Competing attitudes about the homeless complicate public policy
Research has shown that policies designed to help the homeless are more popular with the public than those aimed at helping other social groups, including immigrants. But that hasn't stopped policies that target the homeless and make their lives more difficult, such as banning lying down in public or making it illegal to feed the homeless.
"We see people are really concerned about homelessness. They want government to spend a lot of money on it, and government does spend a lot of money on it," Clifford said. But he said the counterproductive policies also have support. "If you throw homeless people in jail for doing what they have to do to survive, it works against the goal of helping them get off the street."
Support for these policies isn't just tough love - people seem to know that they work against the goal of helping people get back on their feet, said Clifford, lead author on a paper describing the research in Political Behavior.
Many people support both sets of policies, and Clifford and coauthor Spencer Piston, a political scientist at Boston University, suggest that disgust - an emotion that functions to protect us from disease - helps to explain why.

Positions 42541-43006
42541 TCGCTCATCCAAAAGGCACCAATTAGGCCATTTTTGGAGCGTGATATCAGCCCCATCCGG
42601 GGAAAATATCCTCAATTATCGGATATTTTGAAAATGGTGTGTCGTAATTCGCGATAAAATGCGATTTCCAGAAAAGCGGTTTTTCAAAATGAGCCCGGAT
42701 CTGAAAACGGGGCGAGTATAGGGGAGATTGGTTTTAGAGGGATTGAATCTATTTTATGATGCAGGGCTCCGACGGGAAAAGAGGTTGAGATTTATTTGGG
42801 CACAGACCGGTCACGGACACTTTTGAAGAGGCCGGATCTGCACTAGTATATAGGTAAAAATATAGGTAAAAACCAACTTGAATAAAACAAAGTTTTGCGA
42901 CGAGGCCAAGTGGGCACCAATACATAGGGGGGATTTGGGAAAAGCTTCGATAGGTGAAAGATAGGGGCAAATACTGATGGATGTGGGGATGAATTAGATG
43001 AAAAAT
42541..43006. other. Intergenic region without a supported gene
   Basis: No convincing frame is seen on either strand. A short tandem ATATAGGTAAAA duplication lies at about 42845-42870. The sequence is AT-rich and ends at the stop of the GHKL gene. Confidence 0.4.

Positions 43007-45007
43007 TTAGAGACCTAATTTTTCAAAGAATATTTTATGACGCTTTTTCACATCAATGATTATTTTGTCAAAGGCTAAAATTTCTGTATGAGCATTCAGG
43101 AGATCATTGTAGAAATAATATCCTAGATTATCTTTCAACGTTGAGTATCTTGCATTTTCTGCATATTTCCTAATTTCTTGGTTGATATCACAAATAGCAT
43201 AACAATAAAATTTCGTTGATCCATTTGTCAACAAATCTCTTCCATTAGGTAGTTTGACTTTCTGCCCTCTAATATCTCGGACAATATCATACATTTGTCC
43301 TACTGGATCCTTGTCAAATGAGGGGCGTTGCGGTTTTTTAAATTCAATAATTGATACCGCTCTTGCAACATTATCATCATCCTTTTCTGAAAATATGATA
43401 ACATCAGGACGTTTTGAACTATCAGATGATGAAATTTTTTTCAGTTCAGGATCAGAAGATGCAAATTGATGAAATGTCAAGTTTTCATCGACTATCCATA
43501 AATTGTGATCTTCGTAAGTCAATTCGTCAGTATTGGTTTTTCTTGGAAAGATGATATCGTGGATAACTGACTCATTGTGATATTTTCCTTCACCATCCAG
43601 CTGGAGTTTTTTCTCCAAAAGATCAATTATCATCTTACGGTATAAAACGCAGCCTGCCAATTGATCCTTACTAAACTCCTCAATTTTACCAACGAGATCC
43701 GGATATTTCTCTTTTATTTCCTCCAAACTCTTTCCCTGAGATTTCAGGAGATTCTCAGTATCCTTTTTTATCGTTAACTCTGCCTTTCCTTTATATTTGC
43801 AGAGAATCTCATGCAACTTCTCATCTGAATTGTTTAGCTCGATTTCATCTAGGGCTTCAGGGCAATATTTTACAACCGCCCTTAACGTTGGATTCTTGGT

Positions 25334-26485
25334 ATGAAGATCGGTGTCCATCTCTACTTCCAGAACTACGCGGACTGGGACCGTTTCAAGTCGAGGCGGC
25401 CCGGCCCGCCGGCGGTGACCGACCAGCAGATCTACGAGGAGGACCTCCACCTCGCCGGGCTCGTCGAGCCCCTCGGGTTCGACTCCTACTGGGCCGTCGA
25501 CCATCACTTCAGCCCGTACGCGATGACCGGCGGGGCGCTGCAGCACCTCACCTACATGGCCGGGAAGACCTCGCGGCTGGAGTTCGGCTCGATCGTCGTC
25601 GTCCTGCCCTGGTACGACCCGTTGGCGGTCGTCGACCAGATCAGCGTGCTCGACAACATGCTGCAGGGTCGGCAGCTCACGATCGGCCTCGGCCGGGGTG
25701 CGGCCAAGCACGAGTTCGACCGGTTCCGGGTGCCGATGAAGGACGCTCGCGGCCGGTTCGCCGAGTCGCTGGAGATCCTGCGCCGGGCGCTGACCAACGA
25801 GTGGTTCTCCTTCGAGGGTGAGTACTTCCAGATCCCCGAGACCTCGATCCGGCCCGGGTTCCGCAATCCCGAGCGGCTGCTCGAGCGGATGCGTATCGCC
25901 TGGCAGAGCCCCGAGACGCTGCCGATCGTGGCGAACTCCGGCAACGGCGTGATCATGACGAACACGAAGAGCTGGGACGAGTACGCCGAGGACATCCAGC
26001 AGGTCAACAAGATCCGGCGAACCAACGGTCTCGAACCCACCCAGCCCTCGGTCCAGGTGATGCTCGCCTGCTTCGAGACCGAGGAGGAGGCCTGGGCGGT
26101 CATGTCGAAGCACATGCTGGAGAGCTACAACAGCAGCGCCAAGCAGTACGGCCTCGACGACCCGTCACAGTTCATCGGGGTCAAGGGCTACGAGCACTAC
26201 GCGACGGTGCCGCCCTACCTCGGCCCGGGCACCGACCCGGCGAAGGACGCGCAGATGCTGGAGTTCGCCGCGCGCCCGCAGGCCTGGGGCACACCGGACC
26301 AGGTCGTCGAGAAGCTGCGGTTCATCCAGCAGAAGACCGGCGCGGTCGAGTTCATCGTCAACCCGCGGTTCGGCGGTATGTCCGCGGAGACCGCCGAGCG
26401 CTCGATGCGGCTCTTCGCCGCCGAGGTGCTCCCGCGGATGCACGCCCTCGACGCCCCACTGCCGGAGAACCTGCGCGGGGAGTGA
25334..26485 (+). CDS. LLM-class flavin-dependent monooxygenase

Because homeless people have less access to health care and to sanitation, they have higher rates of illness than the population at large and can appear to be a risk for disease. Policies such as banning panhandling "serve an exclusionary purpose, serving a common desire for the public to maintain physical distance from homeless people," the researchers wrote.
The research shows that disgust motivates support for those exclusionary policies. However, it does not undermine support for policies intended to help, including providing subsidized housing.
And that dichotomy, the researchers said, can have a profound impact on support for a holistic solution.
"While disgust does not undermine the public's willingness to support aid to homeless people, it may create substantial barriers to enacting these policies," they wrote, including opposition to housing projects near their own homes or neighborhoods.
Those attitudes aren't just "aesthetic preferences," the researchers said. "They are deeply rooted (and likely implicit) concerns about one's own health. Thus, policymakers ought to take seriously how disgust may motivate opposition to local housing projects."
The findings help resolve an apparent contradiction in both policy and public opinion, Clifford said. They also have implications for public policy in a wider arena.
Other research offers evidence that "disgust" can predict support for anti-immigration policies, Clifford said. The effect is driven by concerns about contamination, separate from concerns about crime and job losses connected to immigration, he said.
Clifford notes that disgust can be useful. "It keeps us healthy."
But disgust did not evolve in our modern environment, he said, and so may not always lead to desirable attitudes and behaviors.